The real Holy Grail, at least for position players, would be leading the league in runs added in all three facets of the game: hitting, fielding and baserunning. The problem with that is that the only player in my lifetime with even a remote chance of hitting all three of those marks in the same year would be Mike Trout, and even that’s unlikely. I don’t know if anyone’s ever done this in my lifetime, but if it were, I’d imagine it would have to have been, like, Honus Wagner or something. Maybe Willie Mays. So let’s aim for something rare, simple and achievable. And for simplicity’s sake, let’s make this a hitting-only thing and leave baserunning and fielding out of it.

I’ll tell you what–this isn’t the most sophisticated way of looking at hitters, and it doesn’t reward quantity as well as quantity the way a counting stat does, but why not just use the triple slash line categories? Lead the league in batting average, on base percentage and slugging percentage–it’s got a simplicity to it that I find elegant.

For pitchers, there are a couple ways of looking at it–Keith Law said something last summer on the Baseball Today podcast that I really liked about pitchers. I don’t know if it’s original, but I heard it from him. Essentially, there are three things a pitcher can do: throw strikes, miss bats and get ground balls. Do one and you can play in the majors. Do two and you can be a good starter. Do all three and you’re Roy Halladay. So we could reward highest K/9, lowest BB/9 and highest ground ball rate, but that’s essentially just making an ERA estimator, plus there’s nothing inherently better about being a ground ball pitcher than a fly ball pitcher if you get guys out. Just ask Matt Cain.

So what I’d take are K/BB ratio, FanGraphs WAR and ERA+. And here’s why I’d take ERA+ over FIP or SIERA: we’re measuring results with this, as well as the peripherals. Looking back on a season, I don’t know if it’s fair to credit, say, Cole Hamels in 2009 with a mean that he never regressed to. This is all about fun, anyway, so in this one case I think it’s okay to value performance over process.

I know these are arbitrary, but so are the actual Triple Crowns. If you’ve got a better idea, please feel free to say so. It’s why we’ve got a comment section.

Well, not for that express purpose, but you know what I mean.

@DrakeCCampbell: “should we care that we have a whole new coaching staff? Can Henderson make Howard hit lefties?”

I don’t think Christopher Lloyd and all his angels could make Howard hit lefties at this point.

I think you should care insofar as this all but cements Ryne Sandberg as Charlie Manuel’s heir presumptive, and because having Greg Gross as your hitting coach is like having Lars von Trier as head of standards and practices at your television network. But will this get back the 21 wins the Phillies lost from 2011 to 2012? No.

As much as the manager matters little, the coaching staff matters even less so. The only one who really makes a difference is the pitching coach, and even then only if you have a really good one like Dave Duncan, Mike Maddux or Don Cooper. I think it’s unfair to blame the Phillies’ disappointing season on Pete Mackanin. I will say that I’ll miss his gorgeously-appointed lineup cards.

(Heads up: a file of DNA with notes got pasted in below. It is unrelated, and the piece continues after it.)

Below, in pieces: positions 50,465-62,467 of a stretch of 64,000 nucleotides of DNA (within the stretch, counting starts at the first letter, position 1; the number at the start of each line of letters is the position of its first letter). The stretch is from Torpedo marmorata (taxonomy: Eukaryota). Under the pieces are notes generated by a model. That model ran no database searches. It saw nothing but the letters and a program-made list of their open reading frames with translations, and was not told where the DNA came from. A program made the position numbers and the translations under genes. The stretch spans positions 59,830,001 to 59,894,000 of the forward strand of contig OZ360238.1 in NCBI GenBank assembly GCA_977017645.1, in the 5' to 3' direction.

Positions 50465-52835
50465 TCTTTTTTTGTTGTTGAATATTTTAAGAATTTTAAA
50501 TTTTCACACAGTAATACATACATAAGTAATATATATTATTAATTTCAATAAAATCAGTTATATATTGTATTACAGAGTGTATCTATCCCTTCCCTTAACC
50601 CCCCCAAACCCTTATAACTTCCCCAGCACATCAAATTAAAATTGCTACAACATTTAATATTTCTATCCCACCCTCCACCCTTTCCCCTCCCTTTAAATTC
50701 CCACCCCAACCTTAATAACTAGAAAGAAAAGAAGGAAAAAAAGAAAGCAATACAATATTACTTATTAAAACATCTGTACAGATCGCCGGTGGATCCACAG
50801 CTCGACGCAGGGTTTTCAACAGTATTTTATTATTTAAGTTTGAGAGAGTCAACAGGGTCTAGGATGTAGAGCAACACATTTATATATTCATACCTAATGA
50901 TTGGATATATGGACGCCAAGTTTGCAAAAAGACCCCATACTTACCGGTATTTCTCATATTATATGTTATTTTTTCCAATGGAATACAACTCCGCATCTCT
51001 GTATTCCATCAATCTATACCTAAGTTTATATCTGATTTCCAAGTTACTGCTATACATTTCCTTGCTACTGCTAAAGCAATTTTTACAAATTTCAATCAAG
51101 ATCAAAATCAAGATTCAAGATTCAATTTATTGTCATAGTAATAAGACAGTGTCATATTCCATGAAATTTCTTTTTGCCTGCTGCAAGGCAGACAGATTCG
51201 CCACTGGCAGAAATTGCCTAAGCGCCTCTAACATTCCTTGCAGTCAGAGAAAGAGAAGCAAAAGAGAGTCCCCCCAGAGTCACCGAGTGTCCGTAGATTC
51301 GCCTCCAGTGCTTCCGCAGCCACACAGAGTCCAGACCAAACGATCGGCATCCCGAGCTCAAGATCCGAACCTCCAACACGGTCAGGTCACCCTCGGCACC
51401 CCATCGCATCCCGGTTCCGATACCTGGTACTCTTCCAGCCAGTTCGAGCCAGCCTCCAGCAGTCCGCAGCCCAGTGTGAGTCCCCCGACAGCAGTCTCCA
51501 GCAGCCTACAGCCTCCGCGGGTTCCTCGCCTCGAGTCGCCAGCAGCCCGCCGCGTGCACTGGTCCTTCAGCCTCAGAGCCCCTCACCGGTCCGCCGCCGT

@JossMurdoch: “If you could take 1 player from the 2012 roster out back and ‘add them to the permanent disabled list’, who would it be and why?”

Does contract matter? Because if it does, it’s Ryan Howard, no question. Even though he’s one of my favorite Phillies, that contract really outweighs all other concerns.

If not, it’s gotta be Michael Martinez. This is for two reasons. Even though Mini-Mart’s been spectacularly bad this season, I feel like I’ve taken personal ownership of how truly and entirely dreadful he’s been as a hitter, the way I did with Wilson Valdez in 2010. We’ve entered a symbiotic relationship, Mini-Mart and I. There’s a scene in Goon where Doug’s talking to Xavier Laflamme about they’ve got matching stomach lights, like Elliot and E.T. in Drew Barrymore’s breakout film. That’s how I feel about Michael Martinez. People write in week after week asking me to design creative and entertaining ways to deprive Martinez of his life or liberty, knowing that they’ll get a rise out of me. I’m not proud of it, but hatred is one of my vices.

So that’s one reason, because, as Robert Redford so famously said in Spy Game, “Why would I ask someone else to kill a horse that belongs to me?”

The other reason is that I’d like to come up with creative and entertaining ways to put one Michael Martinez on the permanent DL, as Joss Stone and Rupert Murdoch so artfully put it. Perhaps by using The Albino’s machine from The Princess Bride. Or dramatic and radical exsanguination. Or re-enacting The Toadies’ seminal classic “Possum Kingdom.” The possibilities are endless.

@Tigerbombrock: “top five bands/artists from whole staff?”

Oh, so my opinion alone isn’t good enough for you? Considering how much I’ve listened to B*Witched “C’est La Vie” in recent months, you are wise not to trust me. The links are all favored videos from these bands.

My five:

  • The NationalSerious music for adults with feelings. I hate concerts, and The National is the only band I’ve ever seen live more than once.
  • Florence + the Machine: It’s not really rock and roll, but it’s big, bombastic and evocative. I like something that’s just far enough outside the established norms to tickle it under the arms some.
  • Electric Six: Totally obscene, totally infectious, and demonstrating a greater level of musical and lyrical sophistication than anyone gives them credit for.
  • Arcade FireBack when Pitchfork had its “Rank your favorite albums from 1996 to 2011″ thing a couple months ago, Funeral ranked No. 1 on my list. If you only watch one of the five videos I linked to, make it this one. No other video has ever changed my opinion on a band so much.